Further, I have probed the antifungal resistant profile of clinical isolates of different Candida species including C. auris, C. tropicalis and C. haemulonii. Upon investigation of the prevalence of drug resistance in these species, we found that C. auris is currently the most resistant pathogen. Considering the conserved role of Hsp90 in antifungal resistance, we examined the effect of pharmacological inhibition of Hsp90 on drug resistant phenotype of these clinical isolates. Pharmacological inhibition of Hsp90 abrogated resistance in C. tropicalis and C. haemulonii. Surprisingly, Hsp90 inhibitors had no effect on fluconazole and amphotericin B resistance in C. auris. Genomic analysis revealed an enrichment of drug transport and metabolism pathways in C. auris. Further, we found that the pathogen is equipped with an arsenal of drug efflux pumps belonging to the ATP binding cassette (ABC) superfamily and major facilitator superfamily. Abundance of multidrug efflux pump genes encoding these drug transporters may explain the intrinsically low susceptibility of C. auris to antifungal drugs. Our analysis also predicted a multitude of zinc finger transcription factors which are known to modulate the expression of drug efflux pumps in response to antifungals. Furthermore, we also found that C. auris can grow at 42°C making it more thermotolerant as compared to other species. Interestingly, inhibition of Hsp90 led to complete abrogation of thermotolerance as evident by lack of growth at higher temperature. Further studies based on genetic compromise of Hsp90 function are needed to establish whether drug resistance in C. auris is Hsp90 independent or the effect seen is merely due to the activity of drug transporters.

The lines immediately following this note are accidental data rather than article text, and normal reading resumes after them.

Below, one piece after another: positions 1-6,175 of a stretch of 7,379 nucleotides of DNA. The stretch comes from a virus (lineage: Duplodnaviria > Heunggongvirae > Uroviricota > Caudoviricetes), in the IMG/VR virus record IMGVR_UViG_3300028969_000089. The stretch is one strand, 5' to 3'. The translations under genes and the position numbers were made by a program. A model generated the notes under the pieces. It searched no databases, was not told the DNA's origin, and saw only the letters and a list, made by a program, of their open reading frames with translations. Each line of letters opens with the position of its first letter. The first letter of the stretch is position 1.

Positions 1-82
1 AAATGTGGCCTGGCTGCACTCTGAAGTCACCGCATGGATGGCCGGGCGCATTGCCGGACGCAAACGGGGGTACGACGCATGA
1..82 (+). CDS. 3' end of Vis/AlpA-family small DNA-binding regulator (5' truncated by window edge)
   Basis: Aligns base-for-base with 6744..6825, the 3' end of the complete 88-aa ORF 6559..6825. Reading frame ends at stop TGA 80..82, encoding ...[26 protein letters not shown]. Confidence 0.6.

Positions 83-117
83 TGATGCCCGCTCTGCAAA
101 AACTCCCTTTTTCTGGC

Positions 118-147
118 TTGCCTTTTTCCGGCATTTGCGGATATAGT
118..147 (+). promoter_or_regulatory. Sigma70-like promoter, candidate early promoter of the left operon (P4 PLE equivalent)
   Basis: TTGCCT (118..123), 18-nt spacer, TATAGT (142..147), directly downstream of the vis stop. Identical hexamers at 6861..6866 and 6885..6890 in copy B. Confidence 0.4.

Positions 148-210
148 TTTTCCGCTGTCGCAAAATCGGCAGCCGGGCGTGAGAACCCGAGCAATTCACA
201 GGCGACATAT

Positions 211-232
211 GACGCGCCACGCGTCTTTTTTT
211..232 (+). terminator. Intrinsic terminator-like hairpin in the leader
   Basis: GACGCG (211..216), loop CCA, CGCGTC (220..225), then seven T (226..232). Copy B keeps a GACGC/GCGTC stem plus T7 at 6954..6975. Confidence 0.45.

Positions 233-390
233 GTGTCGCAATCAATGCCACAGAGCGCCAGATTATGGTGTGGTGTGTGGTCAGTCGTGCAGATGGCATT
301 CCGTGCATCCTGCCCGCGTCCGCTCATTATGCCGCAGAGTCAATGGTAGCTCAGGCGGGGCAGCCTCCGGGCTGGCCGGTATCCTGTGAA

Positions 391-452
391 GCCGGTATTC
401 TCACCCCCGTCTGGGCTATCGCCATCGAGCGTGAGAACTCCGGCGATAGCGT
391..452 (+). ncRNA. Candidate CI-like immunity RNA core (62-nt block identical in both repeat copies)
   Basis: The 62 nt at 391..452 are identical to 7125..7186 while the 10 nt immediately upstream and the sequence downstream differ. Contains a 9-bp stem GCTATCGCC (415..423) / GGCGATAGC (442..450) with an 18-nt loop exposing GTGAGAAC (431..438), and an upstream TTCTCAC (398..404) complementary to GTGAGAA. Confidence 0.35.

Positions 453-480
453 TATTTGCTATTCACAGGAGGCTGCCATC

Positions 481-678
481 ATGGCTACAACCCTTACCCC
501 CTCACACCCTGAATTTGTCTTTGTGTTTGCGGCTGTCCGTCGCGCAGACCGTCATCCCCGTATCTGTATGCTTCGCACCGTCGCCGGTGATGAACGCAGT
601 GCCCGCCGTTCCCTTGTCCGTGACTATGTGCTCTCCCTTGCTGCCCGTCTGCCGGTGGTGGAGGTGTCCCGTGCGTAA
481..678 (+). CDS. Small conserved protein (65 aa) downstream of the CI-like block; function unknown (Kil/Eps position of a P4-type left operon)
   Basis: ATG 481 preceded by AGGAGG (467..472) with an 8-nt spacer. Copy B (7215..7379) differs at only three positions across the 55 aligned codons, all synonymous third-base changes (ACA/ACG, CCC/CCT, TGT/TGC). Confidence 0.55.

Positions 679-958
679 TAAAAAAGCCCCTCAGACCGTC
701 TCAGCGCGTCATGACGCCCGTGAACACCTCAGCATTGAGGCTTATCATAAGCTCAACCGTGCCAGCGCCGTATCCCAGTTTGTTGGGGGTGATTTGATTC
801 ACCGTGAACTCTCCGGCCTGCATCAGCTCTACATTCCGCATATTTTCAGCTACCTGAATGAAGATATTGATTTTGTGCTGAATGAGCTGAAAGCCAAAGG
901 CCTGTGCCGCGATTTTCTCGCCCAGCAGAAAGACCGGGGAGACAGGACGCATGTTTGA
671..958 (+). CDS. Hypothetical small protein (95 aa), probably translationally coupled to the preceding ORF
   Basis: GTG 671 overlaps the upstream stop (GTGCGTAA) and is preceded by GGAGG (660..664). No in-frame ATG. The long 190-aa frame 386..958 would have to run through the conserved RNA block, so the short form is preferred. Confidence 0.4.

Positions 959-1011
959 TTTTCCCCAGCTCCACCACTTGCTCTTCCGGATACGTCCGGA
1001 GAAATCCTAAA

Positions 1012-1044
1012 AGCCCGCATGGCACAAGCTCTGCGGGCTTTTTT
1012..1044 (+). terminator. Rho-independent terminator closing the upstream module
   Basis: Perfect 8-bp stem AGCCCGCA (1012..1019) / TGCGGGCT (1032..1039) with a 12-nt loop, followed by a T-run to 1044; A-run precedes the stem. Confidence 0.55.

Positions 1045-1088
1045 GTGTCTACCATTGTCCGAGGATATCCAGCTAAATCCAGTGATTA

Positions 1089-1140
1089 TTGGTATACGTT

Overall, in the thesis, we show that Hsp90s from two clinically important fungal pathogens differ in terms of their biochemical and cell biological properties. In Cryptococcus, Hsp90 was found to hone virulence traits including thermotolerance and capsulation. Interestingly, Hsp90 was also found to be cell surface localised and inhibition of Hsp90 pharmacologically improved anidulafungin tolerance at 37°C. We have also highlighted misdiagnosis of a multidrug resistant, emerging pathogen Candida auris. We have generated the first draft genome of this pathogen which facilitated the development of a molecular diagnostic method. The genome of C. auris Ci6684 is now the reference genome for this species. Analysis of the genome revealed the core virulence repertoire of C. auris which includes hydrolases, mannosyl transferases, adhesins and drug efflux pumps. Further, we found that although Hsp90 inhibition had no effect of on drug resistance of C. auris, however, Hsp90 inhibition led to abrogation of thermotolerance indicating the myriad ways by which it can be exploited by fungal pathogens.